Revered Lowcountry Historian Charles Joyner Dies: CLAW Executive Director Vernon Burton Pays Tribute.

Posted on September 28, 2016

Renowned historian Charles Joyner died September 13, 2016, at the age of 81.  Joyner’s career is not easy to summarize because, to employ one of his own phrases, it “stubbornly resists synthesis.” Charles Joyner has lived in the South most of his life—writing, teaching, and lecturing on southern history from slavery and the Civil War to segregation and the Civil Rights movement, from politicians and generals to rebels and reporters; Southern literature from William Faulkner to William Styron, Julia Peterkin to Natasha Trethewey; Southern folk culture from tales and legends to music and material culture; and Southern music from ballads to blues, spirituals to classical, country and bluegrass to rock and jazz.  Much of his work has explored what he has described as “pursuing large questions in small places.” He has pursued some of the most important questions close to his home, such as the influence of folk culture on the civil rights movement on Johns Island, the influence of assimilation on identity in the Jewish community of Georgetown, and the emergence of Gullah culture in the slave communities along the Waccamaw River.

Born in 1935, Joyner grew up mainly in the Pee Dee region of northeast South Carolina.  Joyner studied at Presbyterian College and earned two Ph.D.’s at the University of South Carolina and the University of Pennsylvania.  He taught at multiple universities before serving for 27 years as a history professor at Coastal Carolina in Conway, where he was the Burroughs Distinguished Professor of Southern History and Culture.

Joyner came of age in the segregationist South.  Yet, his belief in justice and his empathy for others led him to join the Civil Rights crusade in early adulthood.  Those experiences of a white southern liberal who was active in the Civil Rights Movement motivated and inspired Joyner in his exploration of the intersections of African American and white cultures.  Because he appreciated the value of all people and their stories, he weaved their stories together as they flowed through Southern history and heritage.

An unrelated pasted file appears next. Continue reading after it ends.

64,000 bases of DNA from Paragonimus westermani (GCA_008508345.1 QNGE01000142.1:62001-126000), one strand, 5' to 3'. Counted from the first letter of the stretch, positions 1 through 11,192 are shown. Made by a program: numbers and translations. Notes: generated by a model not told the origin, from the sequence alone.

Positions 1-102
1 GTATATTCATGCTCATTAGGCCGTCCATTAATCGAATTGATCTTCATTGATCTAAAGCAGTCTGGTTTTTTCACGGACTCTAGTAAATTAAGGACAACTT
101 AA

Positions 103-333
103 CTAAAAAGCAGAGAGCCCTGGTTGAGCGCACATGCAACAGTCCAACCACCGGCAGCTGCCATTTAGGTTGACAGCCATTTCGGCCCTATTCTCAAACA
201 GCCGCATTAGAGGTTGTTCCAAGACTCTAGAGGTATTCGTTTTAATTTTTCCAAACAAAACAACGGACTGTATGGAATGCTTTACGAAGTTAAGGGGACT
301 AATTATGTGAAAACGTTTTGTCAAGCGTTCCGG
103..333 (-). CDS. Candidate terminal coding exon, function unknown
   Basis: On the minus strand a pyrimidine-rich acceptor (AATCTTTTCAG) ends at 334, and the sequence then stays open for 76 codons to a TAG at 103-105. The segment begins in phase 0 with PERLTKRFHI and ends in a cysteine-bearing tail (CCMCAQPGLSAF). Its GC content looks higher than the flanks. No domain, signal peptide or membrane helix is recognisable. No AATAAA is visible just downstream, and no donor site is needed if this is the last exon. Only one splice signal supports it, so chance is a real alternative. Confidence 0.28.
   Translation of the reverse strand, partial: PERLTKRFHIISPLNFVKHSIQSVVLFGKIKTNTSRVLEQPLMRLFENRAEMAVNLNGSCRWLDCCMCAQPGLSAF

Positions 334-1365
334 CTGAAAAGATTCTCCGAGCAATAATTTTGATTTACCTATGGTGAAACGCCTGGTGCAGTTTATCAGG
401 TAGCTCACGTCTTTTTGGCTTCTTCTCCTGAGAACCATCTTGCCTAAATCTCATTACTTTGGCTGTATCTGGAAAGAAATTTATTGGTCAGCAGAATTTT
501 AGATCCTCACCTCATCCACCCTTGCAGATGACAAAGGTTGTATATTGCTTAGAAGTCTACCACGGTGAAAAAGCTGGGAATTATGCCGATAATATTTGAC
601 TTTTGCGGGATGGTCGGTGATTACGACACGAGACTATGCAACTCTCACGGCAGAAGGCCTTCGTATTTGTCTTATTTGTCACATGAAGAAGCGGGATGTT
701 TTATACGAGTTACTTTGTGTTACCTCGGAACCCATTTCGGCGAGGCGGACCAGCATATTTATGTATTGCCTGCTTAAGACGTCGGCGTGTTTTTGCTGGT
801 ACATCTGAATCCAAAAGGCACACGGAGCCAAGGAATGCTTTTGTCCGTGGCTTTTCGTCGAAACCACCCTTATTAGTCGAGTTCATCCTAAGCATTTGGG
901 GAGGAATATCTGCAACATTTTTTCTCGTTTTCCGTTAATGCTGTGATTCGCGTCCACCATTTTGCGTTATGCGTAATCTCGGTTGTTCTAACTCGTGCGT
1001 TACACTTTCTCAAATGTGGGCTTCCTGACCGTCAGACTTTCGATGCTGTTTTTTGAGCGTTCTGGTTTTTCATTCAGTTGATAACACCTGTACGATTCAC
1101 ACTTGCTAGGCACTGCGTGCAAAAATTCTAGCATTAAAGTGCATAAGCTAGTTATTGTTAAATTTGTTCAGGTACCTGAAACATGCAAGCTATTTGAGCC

Joyner is widely respected for his award-winning book Down by the Riverside: A South Carolina Slave Community, which chronicles slave life in the community of All Saints Parish in Georgetown County, South Carolina.  Published in 1984, it is one of the finest and most intimate books ever written on slavery.  Joyner’s influence extended far beyond Down by the Riverside.  He authored numerous books, articles, and essays; he made documentary films, taught university classes, and lectured nationally and internationally on Southern history and culture.

Joyner was also a musician.  With a historical fascination with the roots of various musical genres, he used his musical talent to inspire others in their activism, their studies, and their joy.  He told folktales and sang traditional songs at local elementary schools as well as with groups of distinguished historians.

His numerous honors and awards include the Governor’s Award for Lifetime Achievement in the Humanities from the South Carolina Humanities Council.  He served as a president of the Southern Historical Association and of the North Carolina Folklore Society.  He was an honorary life member of the British American Nineteenth-Century Historians.  In 2011 Coastal Carolina University hosted a conference: “Writing the South in Fact, Fiction, and Poetry.”  This group of scholars, novelists, and poets of the American South gathered together to honor Charles Joyner.

Joyner is survived by his wife Jean Dusenbury Joyner, his son Wesley, his daughter Hannah, her husband David, and Joyner’s grandson Abraham.

We have lost a truly great historian and a great humanitarian, and for me an even better friend.  He made the world a better place, and the world is less because of our loss. We shall not see the likes of a Chaz Joyner again.


Orville Vernon Burton